RealTime IT News

VarsityBooks.com

VarsityBooks.com is selling at near-death levels. Yet, it could hold some attraction to other etailers.

Selling books on the Web. Suicidal, huh? Selling anything seems to be a bad idea. Well, there is a brave company called VarsityBooks.com that, yes, sells books on the Web. It even was able to go public recently.

The NASDAQ massacre had no mercy for VarsityBooks.com. After reaching a high of $13-1/8, the stock is now selling at 1-23/32. The stock hit a low of 21/32.

The business is really simple: Sell books to college students. Although, the company does have creative strategies. One is to use student reps to sell books. After all, students are basically poor and look for ways to make extra money. Why not get a cut on book sales to fellow students? These students have to buy books anyway. So far, VarsityBooks.com has amassed a student rep network of over 2,700.

The college demographic is a sought-after market, with spending power of $105 billion annually. It is difficult to target, yet VarsityBooks.com is creating a valuable database. VarsityBooks.com is the most-visited college site, with one million unique visitors in January (which is the back-to-school month).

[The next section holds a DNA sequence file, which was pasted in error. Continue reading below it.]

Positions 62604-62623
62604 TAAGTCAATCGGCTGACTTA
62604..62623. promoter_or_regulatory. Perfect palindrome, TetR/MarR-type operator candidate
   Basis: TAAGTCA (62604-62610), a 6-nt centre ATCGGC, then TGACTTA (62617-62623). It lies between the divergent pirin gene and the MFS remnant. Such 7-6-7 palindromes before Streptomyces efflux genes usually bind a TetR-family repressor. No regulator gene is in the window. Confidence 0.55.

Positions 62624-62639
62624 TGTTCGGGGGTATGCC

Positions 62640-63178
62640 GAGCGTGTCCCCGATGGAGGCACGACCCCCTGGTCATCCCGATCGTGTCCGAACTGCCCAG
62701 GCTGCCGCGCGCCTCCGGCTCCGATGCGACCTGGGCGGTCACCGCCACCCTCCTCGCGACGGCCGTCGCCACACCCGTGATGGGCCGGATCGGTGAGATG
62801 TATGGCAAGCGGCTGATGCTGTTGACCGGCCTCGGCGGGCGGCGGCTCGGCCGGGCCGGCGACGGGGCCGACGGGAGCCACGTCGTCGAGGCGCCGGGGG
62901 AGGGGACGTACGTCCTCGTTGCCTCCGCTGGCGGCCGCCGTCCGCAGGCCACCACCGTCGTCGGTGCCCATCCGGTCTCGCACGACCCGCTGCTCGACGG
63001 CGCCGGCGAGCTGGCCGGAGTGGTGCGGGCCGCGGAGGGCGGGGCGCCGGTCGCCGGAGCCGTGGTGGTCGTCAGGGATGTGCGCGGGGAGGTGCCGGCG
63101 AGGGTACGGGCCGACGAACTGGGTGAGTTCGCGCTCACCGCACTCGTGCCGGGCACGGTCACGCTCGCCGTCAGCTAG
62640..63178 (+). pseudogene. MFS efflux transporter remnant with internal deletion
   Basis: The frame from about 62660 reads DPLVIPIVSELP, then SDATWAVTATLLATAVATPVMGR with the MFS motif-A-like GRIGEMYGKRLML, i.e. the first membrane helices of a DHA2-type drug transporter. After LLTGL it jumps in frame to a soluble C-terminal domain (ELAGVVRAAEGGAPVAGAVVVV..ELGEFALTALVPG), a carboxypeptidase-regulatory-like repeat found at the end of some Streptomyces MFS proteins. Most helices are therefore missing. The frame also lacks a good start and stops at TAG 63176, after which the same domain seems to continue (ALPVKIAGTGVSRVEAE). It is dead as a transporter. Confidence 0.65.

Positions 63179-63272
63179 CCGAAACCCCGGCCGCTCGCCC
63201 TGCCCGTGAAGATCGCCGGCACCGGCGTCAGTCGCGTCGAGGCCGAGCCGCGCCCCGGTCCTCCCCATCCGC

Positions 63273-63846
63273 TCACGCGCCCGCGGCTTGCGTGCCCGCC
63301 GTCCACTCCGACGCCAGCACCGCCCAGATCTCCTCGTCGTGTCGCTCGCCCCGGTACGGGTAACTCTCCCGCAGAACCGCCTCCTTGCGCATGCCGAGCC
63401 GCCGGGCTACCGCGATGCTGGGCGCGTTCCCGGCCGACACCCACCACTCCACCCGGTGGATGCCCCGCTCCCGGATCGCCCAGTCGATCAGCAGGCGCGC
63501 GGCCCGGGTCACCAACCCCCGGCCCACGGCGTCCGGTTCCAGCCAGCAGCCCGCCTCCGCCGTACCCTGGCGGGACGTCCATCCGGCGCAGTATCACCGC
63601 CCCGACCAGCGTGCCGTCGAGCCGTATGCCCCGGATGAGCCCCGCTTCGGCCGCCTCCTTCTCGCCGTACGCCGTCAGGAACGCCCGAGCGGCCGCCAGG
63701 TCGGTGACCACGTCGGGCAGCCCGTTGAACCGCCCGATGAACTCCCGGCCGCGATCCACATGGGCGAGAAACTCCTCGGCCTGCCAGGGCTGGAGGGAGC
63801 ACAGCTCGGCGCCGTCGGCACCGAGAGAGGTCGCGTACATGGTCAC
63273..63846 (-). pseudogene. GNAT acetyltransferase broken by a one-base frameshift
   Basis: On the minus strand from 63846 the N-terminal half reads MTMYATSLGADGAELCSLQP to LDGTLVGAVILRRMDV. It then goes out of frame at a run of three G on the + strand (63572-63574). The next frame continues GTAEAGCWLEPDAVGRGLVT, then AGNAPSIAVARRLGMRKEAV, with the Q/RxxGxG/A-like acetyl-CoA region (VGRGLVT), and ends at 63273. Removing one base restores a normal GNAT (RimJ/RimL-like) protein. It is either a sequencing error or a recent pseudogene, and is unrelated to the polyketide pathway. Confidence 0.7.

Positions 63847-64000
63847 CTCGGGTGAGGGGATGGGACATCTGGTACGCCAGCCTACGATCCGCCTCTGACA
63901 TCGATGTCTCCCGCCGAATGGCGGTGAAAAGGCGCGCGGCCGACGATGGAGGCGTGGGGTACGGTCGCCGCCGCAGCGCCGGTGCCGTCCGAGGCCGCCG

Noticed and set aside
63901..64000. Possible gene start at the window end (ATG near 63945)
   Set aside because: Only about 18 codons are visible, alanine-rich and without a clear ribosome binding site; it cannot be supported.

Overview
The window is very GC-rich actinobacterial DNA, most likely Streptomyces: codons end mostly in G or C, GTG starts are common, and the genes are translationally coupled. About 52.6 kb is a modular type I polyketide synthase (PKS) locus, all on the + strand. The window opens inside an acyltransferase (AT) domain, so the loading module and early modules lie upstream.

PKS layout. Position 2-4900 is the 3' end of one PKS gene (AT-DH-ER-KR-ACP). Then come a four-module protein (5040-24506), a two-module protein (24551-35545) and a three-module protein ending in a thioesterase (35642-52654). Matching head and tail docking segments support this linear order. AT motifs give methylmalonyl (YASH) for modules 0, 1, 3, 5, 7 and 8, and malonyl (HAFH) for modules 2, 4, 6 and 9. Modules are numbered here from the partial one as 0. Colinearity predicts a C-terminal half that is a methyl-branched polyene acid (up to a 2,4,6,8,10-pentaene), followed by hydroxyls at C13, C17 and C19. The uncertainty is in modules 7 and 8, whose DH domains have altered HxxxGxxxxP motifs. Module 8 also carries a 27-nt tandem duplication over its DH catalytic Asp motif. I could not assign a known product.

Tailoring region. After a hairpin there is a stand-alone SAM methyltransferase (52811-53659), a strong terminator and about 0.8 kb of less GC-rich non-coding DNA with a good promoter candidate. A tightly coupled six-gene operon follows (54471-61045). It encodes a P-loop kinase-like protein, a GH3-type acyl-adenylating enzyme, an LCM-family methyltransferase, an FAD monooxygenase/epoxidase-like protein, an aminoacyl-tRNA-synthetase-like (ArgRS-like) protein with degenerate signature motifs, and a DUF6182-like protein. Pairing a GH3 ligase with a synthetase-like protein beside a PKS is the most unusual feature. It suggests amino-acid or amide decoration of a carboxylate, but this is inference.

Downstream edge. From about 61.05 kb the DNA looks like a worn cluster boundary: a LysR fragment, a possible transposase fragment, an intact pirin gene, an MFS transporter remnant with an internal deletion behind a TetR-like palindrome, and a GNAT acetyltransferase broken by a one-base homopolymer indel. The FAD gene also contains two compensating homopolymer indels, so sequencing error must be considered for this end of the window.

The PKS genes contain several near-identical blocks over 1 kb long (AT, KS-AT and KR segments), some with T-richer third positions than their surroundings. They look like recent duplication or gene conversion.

Already, VarsityBooks.com has been making attempts to monetize the demographic. The company has signed deals with Staples.com, MVP.com, REI, Time Inc. and so on.

VarsityBooks.com has been growing its revenues. In the last quarter, revenues were $12.2 million, compared to $1.3 million in the same quarter a year ago. The revenues were higher than analysts' $10.5 million estimate.

Currently, VarsityBooks.com has a market capitalization of $27 million. Money in the bank? It's about $29 million. In other words, Wall Street is valuing the company at about zero. Of course, this is somewhat misleading, since the company does have a substantial burn rate. But I would not be surprised that the company engages in cost-cutting and strive for break-even much earlier. Although I'm sure their real hope is that someone will eventually buy the company.